What attracts ones attention at first sight is that the paintings of Armen Gevorgian reflect an individuality which is impossible to attain. It seems that everything is already done, seen and experienced in figurative art, so that it becomes rather complicated to avoid a fate of some appendage of famous analogues. But Armen is such an artist who could never accept the role of satellite, and we can apparently feel it both from his unusual, exceptional handwriting and irrational way of thinking. 


Lacking daylight in his box-room like studio, completely isolated from the outward life, Armen travels with his personages, moving from one painting to another , changing surroundings and situations, and never leaving this rather strange, non-existing, but such an organic and native state, and never wishing to emigrate. Neatness and order he has established here are worthy of respect: no spontaneity, nothing from Bohemian chaos or artistic disorder, but, at the same time, not a bit of mathematical coldness.


The outline of plot in his unique one act performances is concentrated on the culmination point. Don’t try to find hidden meaning, don’t wait for mysterious ending, don’t seek for morals. These laconic, apparently stagy stories are just games of a grown-up human being- neither infantile, nor naive. They are meditations of a kind dramatist who prefers to see conflicts only on the stage. Tune the time and listen to the music of the Mediaeval poetry. . .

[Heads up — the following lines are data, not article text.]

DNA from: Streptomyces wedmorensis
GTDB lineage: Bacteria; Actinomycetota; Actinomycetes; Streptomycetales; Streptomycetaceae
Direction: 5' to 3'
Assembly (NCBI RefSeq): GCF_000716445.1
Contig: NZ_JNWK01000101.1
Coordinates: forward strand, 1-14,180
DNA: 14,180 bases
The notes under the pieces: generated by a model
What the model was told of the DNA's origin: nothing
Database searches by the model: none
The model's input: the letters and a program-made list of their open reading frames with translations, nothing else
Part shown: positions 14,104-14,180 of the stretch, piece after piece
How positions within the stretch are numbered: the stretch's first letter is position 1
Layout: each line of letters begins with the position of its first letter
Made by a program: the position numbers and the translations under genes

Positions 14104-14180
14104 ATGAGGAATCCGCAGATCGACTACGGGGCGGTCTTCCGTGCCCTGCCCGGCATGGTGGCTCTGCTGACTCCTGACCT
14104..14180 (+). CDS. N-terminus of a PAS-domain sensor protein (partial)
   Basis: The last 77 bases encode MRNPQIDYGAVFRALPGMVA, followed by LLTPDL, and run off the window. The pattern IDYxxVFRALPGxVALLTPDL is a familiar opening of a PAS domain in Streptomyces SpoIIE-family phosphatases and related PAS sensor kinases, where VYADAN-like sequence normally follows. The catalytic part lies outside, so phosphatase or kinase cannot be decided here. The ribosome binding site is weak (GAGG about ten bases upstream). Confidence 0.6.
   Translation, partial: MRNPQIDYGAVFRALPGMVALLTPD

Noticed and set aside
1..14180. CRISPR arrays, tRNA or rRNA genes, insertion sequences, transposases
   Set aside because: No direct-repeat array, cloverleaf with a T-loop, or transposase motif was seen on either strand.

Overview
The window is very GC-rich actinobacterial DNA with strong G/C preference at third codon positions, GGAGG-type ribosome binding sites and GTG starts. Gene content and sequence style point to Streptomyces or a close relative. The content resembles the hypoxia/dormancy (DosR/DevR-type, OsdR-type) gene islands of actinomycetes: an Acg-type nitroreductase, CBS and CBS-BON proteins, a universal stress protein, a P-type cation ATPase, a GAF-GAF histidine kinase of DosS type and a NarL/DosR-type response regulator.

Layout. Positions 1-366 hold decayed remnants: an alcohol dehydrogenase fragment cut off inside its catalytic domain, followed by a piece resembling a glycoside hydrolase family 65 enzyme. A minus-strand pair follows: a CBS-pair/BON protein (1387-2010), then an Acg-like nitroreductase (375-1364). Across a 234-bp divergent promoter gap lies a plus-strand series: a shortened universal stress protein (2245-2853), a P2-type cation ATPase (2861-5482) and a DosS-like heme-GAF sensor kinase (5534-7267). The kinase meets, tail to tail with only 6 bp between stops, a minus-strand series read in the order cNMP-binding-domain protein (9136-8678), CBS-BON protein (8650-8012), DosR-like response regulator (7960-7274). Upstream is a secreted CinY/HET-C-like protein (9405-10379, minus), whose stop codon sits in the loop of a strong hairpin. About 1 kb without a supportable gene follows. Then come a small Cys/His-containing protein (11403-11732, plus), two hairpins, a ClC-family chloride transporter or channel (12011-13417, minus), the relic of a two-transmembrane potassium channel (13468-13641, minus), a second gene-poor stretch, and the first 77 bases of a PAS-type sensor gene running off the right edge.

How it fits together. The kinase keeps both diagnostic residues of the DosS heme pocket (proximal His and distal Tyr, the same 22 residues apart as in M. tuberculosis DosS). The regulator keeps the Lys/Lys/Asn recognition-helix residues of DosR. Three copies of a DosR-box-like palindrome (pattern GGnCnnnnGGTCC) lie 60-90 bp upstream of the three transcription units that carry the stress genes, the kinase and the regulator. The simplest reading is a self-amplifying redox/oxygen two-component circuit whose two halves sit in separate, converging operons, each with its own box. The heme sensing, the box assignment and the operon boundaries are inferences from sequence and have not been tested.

The quantity of accessories that the artist operates with is rather limited: dummies, pointed caps, turbans, ornamental clothes and curtains, lances metal armour, easels, flowers, eggs – all these objects compose the strange and extraordinary world of Armen Gevorgian. The conditional character of environment pre-determines the situation. In spite of restrained coloring his paintings don’t contain tragic or dramatic elements, they are calm and contemplative.


Armen is one of those artists who brake fully formed stereotype of ‘’Armenian’’ multi-colored painting. Without showing a preference for any kind of color thinking, it is desirable that one should realize and accept the natural physiological origin of each creative person. 


Although Armen is a hard worker, he never worries about quantity of his paintings. Armen does work for so-called elite, for a limited circle of artistic ‘’gourmets’’. His paintings are not pretentious, they are enough democratic to be touchable and acceptable for different tastes, different audience, be it a common spectator or an experienced collector. One can recognize them among hundreds of paintings. As for admiring or loving them, we don’t dare to deprive the audience of making its own choice.


Henrik Igitian
Art critic